Helping Babies Breathe Program Saves Lives
A newborn baby’s first cry is the sound mothers and medical staff hold their breath to hear. Now the Helping Babies Breathe program offers healthcare workers in developing countries simple ways to help newborns start breathing within the critical first minute of life and to save lives.
Helping Babies Breathe program lowers mortality
Birth asphyxia (neonatal asphyxia), the failure to initiate or sustain spontaneous breathing immediately after birth, causes approximately 1 million deaths among newborns each year in developing areas of the world. Some of the causes of birth asphyxia may include insufficient oxygen levels in the mother’s blood, compression of the umbilical cord, malformation of the lungs or breathing muscles, airway obstruction (e.g., blood, fluids), low blood pressure in the mother, early separation of the placenta from the uterus, and poor placenta function.
At the Pediatric Academic Societies annual meeting in Denver, details of the Helping Babies Breathe program were presented on May 3. The program was piloted in Tanzania in September 2009, where physicians, assistant medical officers, medical and nursing students, and nurse midwives were taught how to evaluate newborns and stimulate breathing immediately after birth.
The program and the accompanying literature were designed to be culturally sensitive and to be used in areas where oxygen, intubation, chest compression, and medications are not available or feasible. Techniques in the program are supposed to be initiated within the first minute of life and include rubbing the infant dry, keeping the infant warm, and suctioning the infant’s mouth. Healthcare workers are also taught to initiate face mask ventilation if an infant does not begin breathing within “The Golden Minute.”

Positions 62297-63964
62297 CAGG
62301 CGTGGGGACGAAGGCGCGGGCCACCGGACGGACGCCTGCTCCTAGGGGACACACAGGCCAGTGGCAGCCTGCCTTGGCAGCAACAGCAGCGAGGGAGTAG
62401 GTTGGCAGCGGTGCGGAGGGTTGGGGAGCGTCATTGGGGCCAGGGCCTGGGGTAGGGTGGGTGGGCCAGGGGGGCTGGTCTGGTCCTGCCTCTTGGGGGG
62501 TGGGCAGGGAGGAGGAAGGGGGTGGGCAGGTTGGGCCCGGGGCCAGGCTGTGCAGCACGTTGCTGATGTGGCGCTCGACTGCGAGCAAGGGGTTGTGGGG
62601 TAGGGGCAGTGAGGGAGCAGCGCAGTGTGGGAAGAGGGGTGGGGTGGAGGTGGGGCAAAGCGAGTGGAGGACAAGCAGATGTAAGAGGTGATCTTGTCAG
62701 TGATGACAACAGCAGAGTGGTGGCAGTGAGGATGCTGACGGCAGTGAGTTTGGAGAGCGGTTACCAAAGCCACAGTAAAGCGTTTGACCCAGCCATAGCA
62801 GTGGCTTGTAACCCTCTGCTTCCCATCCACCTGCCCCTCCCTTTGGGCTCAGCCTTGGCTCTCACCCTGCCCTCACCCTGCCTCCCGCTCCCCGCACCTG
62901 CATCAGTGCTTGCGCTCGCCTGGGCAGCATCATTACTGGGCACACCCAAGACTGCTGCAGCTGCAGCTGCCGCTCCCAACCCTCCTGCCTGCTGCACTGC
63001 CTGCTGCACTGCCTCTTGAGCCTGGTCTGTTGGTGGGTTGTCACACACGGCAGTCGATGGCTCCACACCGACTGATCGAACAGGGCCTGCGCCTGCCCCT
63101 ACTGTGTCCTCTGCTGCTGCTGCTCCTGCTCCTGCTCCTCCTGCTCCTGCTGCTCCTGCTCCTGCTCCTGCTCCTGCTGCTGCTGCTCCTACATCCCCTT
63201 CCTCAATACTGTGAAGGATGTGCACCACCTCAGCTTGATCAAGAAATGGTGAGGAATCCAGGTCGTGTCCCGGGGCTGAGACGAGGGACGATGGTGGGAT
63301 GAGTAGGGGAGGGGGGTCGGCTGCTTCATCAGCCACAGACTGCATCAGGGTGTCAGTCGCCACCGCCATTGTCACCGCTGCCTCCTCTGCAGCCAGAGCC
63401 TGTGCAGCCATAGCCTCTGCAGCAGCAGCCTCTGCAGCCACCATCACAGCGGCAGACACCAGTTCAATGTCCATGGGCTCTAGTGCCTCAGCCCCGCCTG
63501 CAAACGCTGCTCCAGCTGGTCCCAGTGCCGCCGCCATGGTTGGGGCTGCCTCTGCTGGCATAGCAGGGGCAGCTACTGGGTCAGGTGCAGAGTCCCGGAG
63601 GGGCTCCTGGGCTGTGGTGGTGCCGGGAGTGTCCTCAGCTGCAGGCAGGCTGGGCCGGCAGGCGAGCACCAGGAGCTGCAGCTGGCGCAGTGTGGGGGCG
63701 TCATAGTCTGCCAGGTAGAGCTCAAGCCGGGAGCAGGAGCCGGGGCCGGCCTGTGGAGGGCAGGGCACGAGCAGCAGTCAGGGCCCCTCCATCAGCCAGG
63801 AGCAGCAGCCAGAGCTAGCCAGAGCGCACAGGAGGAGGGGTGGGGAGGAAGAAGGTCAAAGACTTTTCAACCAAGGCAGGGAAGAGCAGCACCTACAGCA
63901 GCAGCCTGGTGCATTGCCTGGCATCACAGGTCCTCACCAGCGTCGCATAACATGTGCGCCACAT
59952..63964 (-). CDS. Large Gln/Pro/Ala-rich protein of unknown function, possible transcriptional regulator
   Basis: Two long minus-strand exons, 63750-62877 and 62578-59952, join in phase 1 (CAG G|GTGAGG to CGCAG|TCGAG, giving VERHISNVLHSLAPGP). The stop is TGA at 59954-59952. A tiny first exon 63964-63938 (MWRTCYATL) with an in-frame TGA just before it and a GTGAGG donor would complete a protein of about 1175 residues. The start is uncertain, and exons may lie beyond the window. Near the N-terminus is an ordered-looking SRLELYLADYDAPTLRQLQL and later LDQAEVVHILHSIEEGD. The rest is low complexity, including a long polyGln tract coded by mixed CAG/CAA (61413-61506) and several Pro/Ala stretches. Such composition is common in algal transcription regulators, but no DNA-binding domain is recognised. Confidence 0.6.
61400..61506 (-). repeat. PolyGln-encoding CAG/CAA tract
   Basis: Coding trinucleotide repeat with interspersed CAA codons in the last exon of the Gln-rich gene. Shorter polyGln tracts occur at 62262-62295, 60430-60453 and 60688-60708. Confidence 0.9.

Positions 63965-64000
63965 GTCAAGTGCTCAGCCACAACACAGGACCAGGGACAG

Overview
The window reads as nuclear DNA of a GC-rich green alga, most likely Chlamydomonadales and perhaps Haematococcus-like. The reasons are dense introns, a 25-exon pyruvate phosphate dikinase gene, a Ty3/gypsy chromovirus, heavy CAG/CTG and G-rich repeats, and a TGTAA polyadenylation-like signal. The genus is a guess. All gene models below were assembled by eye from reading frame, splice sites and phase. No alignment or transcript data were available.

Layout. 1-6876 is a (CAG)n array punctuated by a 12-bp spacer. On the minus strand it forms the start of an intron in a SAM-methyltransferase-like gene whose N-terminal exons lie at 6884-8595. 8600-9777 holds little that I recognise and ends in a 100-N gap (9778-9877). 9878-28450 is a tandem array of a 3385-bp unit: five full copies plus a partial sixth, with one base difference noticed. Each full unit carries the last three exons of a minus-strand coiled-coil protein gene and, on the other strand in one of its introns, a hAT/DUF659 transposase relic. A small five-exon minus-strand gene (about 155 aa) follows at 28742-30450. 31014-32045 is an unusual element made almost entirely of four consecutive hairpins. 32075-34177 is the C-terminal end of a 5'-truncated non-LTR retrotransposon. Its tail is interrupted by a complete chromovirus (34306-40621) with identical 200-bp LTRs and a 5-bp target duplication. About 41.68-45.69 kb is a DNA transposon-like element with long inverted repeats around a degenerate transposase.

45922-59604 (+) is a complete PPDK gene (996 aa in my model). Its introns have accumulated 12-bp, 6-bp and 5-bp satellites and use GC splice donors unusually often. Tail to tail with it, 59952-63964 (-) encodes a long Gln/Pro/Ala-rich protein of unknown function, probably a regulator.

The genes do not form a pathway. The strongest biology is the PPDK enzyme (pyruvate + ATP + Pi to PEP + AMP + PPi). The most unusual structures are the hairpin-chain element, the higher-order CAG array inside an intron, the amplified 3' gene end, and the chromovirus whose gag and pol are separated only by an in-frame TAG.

A study of the program involved four hospitals, from which data were gathered for three months before and three to four months after the program was implemented. Within that time, infant mortality declined 50 percent, from 13.4 deaths per 1,000 births to 6.3 deaths per 1,000 births.
According to study co-author Jeffrey M. Perlman, MD, FAAP, professor of pediatrics at Weill Cornell Medical College and division chief of new born medicine at New York Presbyterian Hospital, “if these findings are sustained, then this represents for the first time a reversal of birth asphyxia-related mortality.”
Helping Babies Breathe is a collaborative effort and is an initiative of the American Academy of Pediatrics and other health partners from around the world, including the World Health Organization.
Msemo G et al. The Helping Babies Breathe (HBB) Program…abstract